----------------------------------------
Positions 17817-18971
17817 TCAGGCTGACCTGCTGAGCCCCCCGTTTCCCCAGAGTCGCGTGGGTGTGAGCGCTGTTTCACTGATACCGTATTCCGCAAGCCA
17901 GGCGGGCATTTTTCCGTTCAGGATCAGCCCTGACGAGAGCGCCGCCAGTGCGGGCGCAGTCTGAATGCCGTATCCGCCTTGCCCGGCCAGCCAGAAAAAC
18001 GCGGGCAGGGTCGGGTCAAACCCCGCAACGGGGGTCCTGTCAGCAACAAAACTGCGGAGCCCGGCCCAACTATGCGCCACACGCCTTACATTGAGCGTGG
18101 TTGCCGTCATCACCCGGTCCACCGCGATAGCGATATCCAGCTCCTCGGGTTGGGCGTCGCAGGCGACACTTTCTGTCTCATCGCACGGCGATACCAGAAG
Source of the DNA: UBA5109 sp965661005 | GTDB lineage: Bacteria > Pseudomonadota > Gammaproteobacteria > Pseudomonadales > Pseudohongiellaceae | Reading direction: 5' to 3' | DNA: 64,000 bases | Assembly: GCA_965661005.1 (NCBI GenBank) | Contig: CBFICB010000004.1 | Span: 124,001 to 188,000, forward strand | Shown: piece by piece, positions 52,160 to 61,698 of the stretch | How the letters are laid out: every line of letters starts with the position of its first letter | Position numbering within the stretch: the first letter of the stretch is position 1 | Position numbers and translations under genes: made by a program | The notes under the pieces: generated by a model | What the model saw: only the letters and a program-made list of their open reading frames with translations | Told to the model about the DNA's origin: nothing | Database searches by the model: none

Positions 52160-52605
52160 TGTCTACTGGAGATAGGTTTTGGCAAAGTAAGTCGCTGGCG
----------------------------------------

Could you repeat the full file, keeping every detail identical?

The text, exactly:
Positions 17817-18971
17817 TCAGGCTGACCTGCTGAGCCCCCCGTTTCCCCAGAGTCGCGTGGGTGTGAGCGCTGTTTCACTGATACCGTATTCCGCAAGCCA
17901 GGCGGGCATTTTTCCGTTCAGGATCAGCCCTGACGAGAGCGCCGCCAGTGCGGGCGCAGTCTGAATGCCGTATCCGCCTTGCCCGGCCAGCCAGAAAAAC
18001 GCGGGCAGGGTCGGGTCAAACCCCGCAACGGGGGTCCTGTCAGCAACAAAACTGCGGAGCCCGGCCCAACTATGCGCCACACGCCTTACATTGAGCGTGG
18101 TTGCCGTCATCACCCGGTCCACCGCGATAGCGATATCCAGCTCCTCGGGTTGGGCGTCGCAGGCGACACTTTCTGTCTCATCGCACGGCGATACCAGAAG
Source of the DNA: UBA5109 sp965661005 | GTDB lineage: Bacteria > Pseudomonadota > Gammaproteobacteria > Pseudomonadales > Pseudohongiellaceae | Reading direction: 5' to 3' | DNA: 64,000 bases | Assembly: GCA_965661005.1 (NCBI GenBank) | Contig: CBFICB010000004.1 | Span: 124,001 to 188,000, forward strand | Shown: piece by piece, positions 52,160 to 61,698 of the stretch | How the letters are laid out: every line of letters starts with the position of its first letter | Position numbering within the stretch: the first letter of the stretch is position 1 | Position numbers and translations under genes: made by a program | The notes under the pieces: generated by a model | What the model saw: only the letters and a program-made list of their open reading frames with translations | Told to the model about the DNA's origin: nothing | Database searches by the model: none

Positions 52160-52605
52160 TGTCTACTGGAGATAGGTTTTGGCAAAGTAAGTCGCTGGCG